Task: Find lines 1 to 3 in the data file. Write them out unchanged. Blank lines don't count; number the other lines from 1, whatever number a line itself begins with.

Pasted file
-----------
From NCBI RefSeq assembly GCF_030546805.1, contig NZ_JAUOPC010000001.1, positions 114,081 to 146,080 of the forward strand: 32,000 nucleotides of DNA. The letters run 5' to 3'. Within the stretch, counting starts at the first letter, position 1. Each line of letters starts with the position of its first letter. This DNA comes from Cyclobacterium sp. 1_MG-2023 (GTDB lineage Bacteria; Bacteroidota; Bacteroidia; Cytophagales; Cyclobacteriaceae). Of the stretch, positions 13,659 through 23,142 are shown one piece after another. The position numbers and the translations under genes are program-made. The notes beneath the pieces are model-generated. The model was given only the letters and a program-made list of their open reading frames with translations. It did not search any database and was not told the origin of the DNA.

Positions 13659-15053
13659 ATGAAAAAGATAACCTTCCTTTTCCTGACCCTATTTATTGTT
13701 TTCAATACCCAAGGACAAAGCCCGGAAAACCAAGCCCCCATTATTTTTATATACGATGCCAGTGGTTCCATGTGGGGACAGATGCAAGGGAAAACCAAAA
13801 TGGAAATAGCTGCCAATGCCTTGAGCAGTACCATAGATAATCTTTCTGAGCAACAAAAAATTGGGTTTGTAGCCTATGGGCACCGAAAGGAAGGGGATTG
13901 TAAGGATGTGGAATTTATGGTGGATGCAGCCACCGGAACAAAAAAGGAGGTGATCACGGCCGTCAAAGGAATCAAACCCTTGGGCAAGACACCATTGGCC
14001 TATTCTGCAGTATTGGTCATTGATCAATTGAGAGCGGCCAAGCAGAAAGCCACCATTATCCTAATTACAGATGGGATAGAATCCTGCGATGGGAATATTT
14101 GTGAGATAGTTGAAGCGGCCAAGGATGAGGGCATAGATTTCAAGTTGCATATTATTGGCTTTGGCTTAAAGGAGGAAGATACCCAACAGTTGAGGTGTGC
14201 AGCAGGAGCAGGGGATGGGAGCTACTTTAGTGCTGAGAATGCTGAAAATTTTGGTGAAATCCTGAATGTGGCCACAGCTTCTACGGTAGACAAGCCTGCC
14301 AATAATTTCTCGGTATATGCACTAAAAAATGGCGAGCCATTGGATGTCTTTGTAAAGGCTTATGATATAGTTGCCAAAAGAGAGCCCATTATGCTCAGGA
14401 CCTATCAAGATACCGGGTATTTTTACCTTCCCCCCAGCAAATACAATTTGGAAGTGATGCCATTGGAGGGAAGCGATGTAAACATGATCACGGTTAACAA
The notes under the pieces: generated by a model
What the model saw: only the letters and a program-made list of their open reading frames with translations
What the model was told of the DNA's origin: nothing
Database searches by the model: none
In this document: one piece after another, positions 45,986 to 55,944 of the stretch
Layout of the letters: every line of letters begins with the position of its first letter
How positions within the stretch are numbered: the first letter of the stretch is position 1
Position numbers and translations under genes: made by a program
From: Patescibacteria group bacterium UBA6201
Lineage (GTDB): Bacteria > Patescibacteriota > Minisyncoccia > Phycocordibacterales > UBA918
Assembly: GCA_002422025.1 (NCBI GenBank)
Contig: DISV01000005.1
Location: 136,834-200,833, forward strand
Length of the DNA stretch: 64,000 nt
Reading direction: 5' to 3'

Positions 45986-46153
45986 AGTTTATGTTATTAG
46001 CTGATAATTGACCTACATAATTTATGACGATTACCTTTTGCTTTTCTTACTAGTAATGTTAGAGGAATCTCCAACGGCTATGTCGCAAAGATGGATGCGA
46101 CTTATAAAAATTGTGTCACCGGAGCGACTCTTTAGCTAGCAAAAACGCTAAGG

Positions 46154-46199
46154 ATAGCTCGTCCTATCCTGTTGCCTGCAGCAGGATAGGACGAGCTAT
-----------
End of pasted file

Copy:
From NCBI RefSeq assembly GCF_030546805.1, contig NZ_JAUOPC010000001.1, positions 114,081 to 146,080 of the forward strand: 32,000 nucleotides of DNA. The letters run 5' to 3'. Within the stretch, counting starts at the first letter, position 1. Each line of letters starts with the position of its first letter. This DNA comes from Cyclobacterium sp. 1_MG-2023 (GTDB lineage Bacteria; Bacteroidota; Bacteroidia; Cytophagales; Cyclobacteriaceae). Of the stretch, positions 13,659 through 23,142 are shown one piece after another. The position numbers and the translations under genes are program-made. The notes beneath the pieces are model-generated. The model was given only the letters and a program-made list of their open reading frames with translations. It did not search any database and was not told the origin of the DNA.

Positions 13659-15053
13659 ATGAAAAAGATAACCTTCCTTTTCCTGACCCTATTTATTGTT